Health Tips: Nourish Your Adolescent’s Mental Health

Family meal times are a measurable indicator of social exchanges in the home that benefit adolescents’ wellbeing, regardless of whether or not they feel they can easily talk to their parents, according to a recent study.

“More frequent family dinners related to fewer emotional and behavioral problems, greater emotional well-being, more trusting and helpful behaviors toward others, and higher life satisfaction,” says Frank Elgar PhD, an associate professor at the Institute for Health and Social Policy. “We were surprised to find such consistent effects on every outcome we studied. From having no dinners together to eating together seven nights a week, each additional dinner related to significantly better mental health.”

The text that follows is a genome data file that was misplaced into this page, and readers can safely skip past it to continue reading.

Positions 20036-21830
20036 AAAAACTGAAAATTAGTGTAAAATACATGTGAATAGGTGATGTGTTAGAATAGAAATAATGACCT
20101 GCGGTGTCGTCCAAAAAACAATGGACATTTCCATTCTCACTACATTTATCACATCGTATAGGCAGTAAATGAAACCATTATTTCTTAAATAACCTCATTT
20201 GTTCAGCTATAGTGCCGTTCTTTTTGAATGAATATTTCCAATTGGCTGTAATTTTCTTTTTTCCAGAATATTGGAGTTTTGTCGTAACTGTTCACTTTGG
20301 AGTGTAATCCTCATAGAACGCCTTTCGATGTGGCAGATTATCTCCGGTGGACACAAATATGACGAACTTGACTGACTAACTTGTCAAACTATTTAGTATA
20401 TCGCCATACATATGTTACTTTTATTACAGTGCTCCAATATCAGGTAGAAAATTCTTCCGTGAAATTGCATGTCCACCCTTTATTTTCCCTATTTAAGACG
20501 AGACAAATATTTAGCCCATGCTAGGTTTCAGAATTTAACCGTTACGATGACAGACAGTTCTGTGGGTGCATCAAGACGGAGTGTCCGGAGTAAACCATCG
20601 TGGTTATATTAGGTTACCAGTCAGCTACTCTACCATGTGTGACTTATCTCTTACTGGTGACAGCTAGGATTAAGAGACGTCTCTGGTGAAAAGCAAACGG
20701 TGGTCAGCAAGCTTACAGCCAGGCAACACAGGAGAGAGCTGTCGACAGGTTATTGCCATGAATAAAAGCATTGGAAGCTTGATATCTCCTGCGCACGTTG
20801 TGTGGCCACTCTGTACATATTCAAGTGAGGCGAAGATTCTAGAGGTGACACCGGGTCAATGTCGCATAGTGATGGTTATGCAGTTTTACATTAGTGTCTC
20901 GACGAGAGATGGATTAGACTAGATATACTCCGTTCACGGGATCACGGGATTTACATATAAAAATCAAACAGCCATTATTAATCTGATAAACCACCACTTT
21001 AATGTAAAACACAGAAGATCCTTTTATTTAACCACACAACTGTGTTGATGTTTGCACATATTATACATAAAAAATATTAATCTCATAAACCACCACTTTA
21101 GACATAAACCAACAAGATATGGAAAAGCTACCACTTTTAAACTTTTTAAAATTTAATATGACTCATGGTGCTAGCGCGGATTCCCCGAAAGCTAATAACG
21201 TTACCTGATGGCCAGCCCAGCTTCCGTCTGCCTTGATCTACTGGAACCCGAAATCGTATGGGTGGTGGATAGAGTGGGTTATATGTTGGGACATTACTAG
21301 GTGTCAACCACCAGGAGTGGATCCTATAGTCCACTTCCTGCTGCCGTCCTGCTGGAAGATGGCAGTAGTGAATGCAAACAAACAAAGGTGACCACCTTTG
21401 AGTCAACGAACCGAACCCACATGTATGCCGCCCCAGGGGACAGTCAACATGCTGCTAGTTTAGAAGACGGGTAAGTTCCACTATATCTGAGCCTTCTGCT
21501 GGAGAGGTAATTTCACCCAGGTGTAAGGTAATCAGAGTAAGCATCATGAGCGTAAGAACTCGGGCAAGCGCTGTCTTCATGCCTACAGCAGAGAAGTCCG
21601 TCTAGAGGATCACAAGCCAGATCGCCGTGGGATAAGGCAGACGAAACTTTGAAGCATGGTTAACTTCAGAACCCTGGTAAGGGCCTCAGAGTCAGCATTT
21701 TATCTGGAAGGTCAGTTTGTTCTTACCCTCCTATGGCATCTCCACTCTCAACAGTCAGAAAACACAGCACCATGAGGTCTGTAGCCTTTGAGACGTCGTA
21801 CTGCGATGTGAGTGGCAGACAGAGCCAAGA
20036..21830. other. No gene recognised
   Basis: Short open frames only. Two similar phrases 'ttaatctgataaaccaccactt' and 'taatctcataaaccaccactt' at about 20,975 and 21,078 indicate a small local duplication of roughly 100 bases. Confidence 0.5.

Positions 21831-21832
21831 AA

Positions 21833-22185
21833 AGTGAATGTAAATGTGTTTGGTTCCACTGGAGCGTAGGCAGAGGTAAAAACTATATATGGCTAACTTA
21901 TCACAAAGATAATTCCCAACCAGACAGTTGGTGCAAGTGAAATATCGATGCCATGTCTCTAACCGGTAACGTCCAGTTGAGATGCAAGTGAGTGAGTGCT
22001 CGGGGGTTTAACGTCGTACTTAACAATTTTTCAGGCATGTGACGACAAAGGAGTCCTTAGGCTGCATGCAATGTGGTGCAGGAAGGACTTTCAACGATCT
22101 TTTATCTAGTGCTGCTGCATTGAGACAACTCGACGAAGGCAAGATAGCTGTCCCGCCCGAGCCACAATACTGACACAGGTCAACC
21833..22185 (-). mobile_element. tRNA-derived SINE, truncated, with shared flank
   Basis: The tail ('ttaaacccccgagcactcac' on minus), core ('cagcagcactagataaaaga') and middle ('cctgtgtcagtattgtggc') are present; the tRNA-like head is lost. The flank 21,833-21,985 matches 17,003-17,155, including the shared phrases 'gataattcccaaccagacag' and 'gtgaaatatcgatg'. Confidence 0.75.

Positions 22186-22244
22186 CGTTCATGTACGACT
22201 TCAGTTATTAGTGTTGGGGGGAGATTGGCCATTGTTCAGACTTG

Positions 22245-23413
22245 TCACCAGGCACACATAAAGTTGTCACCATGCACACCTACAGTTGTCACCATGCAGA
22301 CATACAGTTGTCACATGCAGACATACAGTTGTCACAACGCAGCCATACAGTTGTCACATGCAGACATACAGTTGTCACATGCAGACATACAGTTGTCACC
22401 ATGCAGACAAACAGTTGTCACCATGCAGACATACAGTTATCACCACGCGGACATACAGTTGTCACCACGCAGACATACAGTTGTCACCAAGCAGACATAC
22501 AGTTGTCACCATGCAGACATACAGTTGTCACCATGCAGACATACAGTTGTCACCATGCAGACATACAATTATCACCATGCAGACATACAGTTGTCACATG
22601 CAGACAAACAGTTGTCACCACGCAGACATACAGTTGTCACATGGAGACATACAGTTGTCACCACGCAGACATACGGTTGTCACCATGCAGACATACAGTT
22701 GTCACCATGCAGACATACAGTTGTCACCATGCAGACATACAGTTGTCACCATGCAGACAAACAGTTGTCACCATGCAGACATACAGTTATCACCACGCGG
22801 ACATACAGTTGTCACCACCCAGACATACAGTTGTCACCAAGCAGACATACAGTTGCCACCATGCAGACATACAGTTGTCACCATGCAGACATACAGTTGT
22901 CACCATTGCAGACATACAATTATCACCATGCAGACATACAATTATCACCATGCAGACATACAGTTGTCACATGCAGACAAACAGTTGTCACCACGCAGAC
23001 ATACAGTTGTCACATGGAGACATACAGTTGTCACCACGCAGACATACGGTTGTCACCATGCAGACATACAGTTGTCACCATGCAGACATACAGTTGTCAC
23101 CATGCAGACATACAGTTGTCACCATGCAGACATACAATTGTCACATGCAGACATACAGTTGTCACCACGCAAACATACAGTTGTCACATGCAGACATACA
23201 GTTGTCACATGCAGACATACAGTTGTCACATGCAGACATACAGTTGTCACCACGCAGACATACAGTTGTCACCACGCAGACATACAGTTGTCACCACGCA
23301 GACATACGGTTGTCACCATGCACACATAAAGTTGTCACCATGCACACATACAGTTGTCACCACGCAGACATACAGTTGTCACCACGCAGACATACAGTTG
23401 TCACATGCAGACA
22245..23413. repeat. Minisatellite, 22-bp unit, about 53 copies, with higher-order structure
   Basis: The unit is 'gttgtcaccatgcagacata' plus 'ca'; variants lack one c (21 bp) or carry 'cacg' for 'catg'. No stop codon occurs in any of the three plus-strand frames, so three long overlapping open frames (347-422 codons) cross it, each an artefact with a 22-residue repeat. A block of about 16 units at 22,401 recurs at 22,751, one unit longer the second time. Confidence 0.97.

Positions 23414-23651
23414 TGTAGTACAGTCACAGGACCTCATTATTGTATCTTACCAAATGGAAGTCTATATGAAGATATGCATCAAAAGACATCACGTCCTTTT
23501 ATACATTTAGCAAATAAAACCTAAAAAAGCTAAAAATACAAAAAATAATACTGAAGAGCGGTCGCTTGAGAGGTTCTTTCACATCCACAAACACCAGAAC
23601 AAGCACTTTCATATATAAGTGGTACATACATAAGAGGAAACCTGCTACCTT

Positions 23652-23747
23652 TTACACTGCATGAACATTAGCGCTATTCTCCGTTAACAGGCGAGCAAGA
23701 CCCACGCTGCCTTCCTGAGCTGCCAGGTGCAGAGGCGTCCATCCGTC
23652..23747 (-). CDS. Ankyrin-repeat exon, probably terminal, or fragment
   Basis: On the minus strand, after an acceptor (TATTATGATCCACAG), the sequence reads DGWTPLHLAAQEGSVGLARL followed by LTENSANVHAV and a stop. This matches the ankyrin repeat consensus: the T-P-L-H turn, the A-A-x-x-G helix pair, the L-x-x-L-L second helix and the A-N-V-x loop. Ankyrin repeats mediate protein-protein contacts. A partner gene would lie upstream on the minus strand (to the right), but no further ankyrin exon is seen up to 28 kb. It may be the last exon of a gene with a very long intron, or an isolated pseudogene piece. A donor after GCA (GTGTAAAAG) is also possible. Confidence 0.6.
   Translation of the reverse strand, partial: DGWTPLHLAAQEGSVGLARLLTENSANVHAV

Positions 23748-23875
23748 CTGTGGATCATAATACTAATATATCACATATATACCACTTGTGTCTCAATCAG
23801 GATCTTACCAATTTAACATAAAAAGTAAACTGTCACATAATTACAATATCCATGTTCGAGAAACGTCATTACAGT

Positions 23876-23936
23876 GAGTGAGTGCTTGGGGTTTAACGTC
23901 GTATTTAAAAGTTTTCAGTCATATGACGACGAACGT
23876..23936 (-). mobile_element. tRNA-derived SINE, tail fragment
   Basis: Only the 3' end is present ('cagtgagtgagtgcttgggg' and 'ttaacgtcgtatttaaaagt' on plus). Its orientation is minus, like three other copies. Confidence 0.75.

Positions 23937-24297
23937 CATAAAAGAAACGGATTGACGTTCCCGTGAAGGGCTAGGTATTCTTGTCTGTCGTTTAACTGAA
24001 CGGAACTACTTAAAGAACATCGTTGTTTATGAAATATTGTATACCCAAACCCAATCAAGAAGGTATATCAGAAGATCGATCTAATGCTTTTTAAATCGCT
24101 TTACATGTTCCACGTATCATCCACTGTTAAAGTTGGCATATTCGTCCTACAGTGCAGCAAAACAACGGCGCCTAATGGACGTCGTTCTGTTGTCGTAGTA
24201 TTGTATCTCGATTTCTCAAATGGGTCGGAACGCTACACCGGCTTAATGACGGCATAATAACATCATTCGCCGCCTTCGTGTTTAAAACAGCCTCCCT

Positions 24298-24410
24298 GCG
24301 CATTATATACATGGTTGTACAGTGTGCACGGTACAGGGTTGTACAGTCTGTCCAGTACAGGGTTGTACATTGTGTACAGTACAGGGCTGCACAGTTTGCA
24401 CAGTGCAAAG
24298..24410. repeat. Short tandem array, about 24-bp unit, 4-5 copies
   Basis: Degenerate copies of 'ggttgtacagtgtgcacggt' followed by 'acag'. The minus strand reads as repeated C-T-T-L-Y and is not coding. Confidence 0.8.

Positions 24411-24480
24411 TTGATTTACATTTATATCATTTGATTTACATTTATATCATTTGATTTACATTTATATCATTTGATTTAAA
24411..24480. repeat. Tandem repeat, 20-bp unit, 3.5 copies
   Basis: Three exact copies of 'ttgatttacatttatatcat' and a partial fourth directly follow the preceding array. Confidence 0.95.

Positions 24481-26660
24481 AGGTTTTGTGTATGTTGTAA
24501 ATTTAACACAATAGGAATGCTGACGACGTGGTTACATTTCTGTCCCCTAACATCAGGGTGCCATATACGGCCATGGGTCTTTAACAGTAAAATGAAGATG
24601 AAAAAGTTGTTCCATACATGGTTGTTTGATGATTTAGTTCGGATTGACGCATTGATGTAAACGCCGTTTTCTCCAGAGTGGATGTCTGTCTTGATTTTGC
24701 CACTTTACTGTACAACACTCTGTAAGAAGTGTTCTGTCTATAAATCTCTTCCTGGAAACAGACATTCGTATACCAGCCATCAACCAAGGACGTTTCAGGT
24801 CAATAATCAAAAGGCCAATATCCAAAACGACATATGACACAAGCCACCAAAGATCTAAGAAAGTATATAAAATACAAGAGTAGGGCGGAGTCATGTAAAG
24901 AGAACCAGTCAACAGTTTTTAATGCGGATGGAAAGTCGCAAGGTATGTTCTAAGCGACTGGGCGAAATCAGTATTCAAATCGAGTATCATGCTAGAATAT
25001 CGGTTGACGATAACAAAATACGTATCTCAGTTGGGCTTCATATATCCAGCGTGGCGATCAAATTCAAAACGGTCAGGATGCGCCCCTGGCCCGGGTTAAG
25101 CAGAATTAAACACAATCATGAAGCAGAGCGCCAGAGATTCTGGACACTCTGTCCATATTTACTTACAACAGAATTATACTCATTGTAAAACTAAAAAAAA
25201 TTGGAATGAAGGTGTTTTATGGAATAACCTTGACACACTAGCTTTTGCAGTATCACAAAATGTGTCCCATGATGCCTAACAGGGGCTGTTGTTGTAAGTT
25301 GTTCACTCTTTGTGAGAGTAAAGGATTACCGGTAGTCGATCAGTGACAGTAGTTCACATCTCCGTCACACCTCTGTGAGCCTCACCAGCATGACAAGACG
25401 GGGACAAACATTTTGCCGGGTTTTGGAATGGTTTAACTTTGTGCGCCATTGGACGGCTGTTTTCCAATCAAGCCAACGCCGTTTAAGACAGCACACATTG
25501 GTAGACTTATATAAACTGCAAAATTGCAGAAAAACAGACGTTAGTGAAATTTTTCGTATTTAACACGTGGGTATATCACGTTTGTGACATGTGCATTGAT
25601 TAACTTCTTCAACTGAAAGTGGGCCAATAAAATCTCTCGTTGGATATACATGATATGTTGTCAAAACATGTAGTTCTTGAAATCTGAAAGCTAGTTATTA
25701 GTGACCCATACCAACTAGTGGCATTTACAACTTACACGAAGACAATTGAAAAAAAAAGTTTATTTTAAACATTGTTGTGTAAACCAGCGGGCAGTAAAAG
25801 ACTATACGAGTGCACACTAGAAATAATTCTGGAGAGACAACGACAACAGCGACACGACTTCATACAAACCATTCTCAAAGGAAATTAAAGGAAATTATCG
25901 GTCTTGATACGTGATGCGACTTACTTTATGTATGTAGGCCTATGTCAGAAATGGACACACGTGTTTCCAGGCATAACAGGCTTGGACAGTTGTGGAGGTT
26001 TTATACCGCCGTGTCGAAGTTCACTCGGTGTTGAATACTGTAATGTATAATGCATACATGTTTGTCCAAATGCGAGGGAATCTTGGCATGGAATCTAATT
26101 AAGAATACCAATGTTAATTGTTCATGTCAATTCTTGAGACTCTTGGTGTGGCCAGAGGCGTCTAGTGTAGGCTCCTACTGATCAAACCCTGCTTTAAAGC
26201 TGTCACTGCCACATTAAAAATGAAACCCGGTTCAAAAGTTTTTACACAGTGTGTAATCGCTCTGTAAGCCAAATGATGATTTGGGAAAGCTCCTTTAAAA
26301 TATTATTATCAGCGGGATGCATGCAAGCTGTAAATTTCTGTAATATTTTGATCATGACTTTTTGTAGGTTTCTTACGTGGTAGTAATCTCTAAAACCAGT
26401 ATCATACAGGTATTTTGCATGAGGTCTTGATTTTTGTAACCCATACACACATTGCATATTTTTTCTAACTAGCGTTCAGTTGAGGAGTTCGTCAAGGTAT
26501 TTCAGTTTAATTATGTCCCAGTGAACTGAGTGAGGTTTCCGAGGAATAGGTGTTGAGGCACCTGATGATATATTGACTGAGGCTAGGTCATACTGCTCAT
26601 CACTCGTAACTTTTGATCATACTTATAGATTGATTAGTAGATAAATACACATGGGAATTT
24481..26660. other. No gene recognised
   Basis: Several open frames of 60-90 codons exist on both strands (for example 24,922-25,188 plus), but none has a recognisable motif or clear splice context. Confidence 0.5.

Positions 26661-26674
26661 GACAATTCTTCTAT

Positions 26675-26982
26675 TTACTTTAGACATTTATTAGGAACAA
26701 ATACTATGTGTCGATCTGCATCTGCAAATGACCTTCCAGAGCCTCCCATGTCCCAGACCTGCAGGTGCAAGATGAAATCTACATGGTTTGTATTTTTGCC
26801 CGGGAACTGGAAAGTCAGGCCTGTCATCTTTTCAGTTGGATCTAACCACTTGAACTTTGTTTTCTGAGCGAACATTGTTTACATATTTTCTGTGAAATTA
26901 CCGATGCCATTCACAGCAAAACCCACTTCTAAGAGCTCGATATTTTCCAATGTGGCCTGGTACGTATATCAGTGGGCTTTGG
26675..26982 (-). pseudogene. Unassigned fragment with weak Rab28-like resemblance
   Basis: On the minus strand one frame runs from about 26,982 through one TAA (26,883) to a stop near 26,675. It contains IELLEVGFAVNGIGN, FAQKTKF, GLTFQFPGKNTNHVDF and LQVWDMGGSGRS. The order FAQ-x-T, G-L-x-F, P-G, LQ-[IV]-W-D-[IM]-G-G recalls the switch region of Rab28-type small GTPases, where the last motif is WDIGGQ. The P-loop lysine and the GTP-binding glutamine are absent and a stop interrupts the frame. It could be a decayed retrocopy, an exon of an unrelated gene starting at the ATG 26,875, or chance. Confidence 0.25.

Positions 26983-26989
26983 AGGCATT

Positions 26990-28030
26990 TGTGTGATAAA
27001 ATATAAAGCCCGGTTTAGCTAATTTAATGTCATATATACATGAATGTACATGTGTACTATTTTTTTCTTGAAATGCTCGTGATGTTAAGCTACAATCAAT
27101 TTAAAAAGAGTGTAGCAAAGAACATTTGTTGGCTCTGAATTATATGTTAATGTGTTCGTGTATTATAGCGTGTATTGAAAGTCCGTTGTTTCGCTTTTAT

The authors suggest that family mealtimes are opportunities for open family interactions which present teaching opportunities for parents to shape coping and positive health behaviors such as good nutritional choices, as well as enable adolescents to express concerns and feel valued, all elements conducive to good mental health in adolescents.